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  1. #16
    Join Date
    Nov 2017
    Location
    Geelong, Australia
    Age
    54
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    1,450

    Default

    Generally there's no drama with screwing a leadscrew completely out of its nut, so IMO no need to mark the travel or add a stop.
    One place where it IS good to have a mark is on the chuck so when using larger diameter workpieces you're not guessing whether or not you still have good jaw engagement on the screw.
    This youtube video from Joe Pieczynski (one of my YT fav's) explains it much better than I could: https://www.youtube.com/watch?v=j6hGlf1F2VY

    Steve

  2. #17
    Join Date
    Jan 2021
    Location
    Sydney, Australia
    Age
    48
    Posts
    25

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    Thanks for the link, Steve. putting a safe limit mark on the chuck is a really good idea. Your explanation was fine, I understood what you meant. I also watched the youtube video, he explains things very well.

  3. #18
    Join Date
    Jan 2021
    Location
    Sydney, Australia
    Age
    48
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    25

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    I was debating whether or not to disassemble the headstock. The spindle was spinning freely but on closer inspection I noticed some insects had at some stage taken up residence in the bearing oil holes. I didn't want the dirt carried in by the insects spinning around in the bearings so decided to disassemble the headstock to clean and inspect. It came apart quite easily, first I removed the back gear and then slid the spindle out. The spindle needed a light tap using a wooden block to free it and then I was able to pull it out.

    IMG_1085.jpg

    IMG_1086.jpg

    IMG_1087.jpg

    IMG_1089.jpg

    Now that I've taken it apart this far, I'm wondering whether to go further and take it completely apart. If the bars are correctly aligned now, then releasing them from their clamps could create complications later to get them realigned. If they are not correctly aligned, then releasing them from their clamps should not be an issue since it will need aligning anyway. Having the headstock casting free from the rest of the lathe would make it easier to thoroughly clean and repaint. Does anybody have any thoughts or suggestions about releasing the bars from their clamps?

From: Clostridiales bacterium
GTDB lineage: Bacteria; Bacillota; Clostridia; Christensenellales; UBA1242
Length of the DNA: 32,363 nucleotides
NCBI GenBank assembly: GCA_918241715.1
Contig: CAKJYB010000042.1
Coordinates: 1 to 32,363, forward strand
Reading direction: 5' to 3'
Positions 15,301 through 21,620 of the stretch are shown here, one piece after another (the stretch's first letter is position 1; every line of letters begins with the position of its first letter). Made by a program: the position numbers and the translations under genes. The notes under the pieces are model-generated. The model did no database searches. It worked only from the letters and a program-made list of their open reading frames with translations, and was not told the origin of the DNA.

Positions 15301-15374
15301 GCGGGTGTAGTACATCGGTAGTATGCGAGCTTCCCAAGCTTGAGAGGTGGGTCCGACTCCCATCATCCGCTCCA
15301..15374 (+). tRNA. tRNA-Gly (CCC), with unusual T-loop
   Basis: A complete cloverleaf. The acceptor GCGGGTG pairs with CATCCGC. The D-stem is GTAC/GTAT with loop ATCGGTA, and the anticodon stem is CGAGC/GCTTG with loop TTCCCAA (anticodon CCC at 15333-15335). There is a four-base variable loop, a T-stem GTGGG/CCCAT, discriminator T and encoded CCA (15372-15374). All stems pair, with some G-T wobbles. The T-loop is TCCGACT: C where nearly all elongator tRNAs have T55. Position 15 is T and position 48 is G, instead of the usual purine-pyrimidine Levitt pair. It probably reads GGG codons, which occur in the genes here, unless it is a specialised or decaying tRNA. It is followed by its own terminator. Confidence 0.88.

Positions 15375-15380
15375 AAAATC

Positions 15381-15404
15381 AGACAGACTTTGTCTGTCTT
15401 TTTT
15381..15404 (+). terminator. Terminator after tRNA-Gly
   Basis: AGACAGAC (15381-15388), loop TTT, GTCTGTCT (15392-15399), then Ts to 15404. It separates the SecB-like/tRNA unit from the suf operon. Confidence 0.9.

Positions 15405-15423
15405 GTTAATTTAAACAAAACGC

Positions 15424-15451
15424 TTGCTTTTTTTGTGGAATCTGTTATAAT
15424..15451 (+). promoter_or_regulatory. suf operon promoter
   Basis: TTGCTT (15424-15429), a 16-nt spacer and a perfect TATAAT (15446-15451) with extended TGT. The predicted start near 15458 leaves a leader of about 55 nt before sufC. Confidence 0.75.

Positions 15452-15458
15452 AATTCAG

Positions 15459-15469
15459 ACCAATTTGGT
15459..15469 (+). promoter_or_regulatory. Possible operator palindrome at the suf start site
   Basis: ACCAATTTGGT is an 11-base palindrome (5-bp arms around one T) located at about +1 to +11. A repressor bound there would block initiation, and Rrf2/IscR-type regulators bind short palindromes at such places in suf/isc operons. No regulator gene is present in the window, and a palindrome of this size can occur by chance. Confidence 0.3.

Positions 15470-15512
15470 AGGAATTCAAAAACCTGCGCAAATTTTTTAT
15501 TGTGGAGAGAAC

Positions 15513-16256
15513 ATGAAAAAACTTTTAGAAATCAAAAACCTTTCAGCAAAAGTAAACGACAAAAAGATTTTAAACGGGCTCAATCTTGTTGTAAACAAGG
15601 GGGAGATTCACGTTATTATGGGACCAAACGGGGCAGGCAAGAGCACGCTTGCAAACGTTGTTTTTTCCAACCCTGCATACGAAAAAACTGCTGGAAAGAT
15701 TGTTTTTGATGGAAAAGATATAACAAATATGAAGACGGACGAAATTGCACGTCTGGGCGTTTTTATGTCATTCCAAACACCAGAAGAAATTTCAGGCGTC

4. #19
    Join Date
    Mar 2012
    Location
    South Australia
    Posts
    17

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    As mentioned earlier, these lathes were made by a Clarrie Burden in his backyard workshop at Glenunga, a suburb of Adelaide. He used some parts that were common to the Hercus lathe.

    Clarrie and Fred Hercus knew each other as they were both members of the South Australian Society of Model and Experimental Engineers.

    I attended Clarie's house many times by invitation to drive his model locos, 5 inch Gauge, around his backyard track.

    At the very back of his house block was a big heap of, many tonnes, of metal shavings dumped for convenience sake. This would have made an interesting discovery when the property was eventually sold.

  5. #20
    Join Date
    Jan 2021
    Location
    Sydney, Australia
    Age
    48
    Posts
    25

    Default

    That is very interesting, did he build the locos himself?

    Do you know roughly how many of these lathes Clarrie made? Itís hard to imagine large volumes of production coming out of a backyard workshop.

  6. #21
    Join Date
    Feb 2014
    Location
    Werribee, Melbourne
    Posts
    109

    Default

    Just saw this on eBay - the tooth count of the change gears supplied might of interest?
    I see it doesn't have anything like the spacers you mentioned on the cross-slide.

    https://www.ebay.com.au/itm/Vintage-...frcectupt=true

    Ray

  7. #22
    Join Date
    Jan 2021
    Location
    Sydney, Australia
    Age
    48
    Posts
    25

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    Thanks Ray. Garry brought that ad to my attention earlier today. Iíve already been in contact with the seller. It looks more complete and much better condition than mine is. Lol. Too bad itís in Victoria and Iím in Sydney and the border is closed.

  8. #23
    Join Date
    Aug 2012
    Location
    Greenmount, W.A.
    Age
    67
    Posts
    149

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    Calculating the inflation for the purchase price for a back geared lathe with compound slide (in the 1939 advertisement) which is listed as £16/10/- (full price, not sale price), would equate to $1,473.38 in 2019!
    I used this Reserve Bank of Australia's calculator at this site to do this:
    https://www.rba.gov.au/calculator/annualPreDecimal.html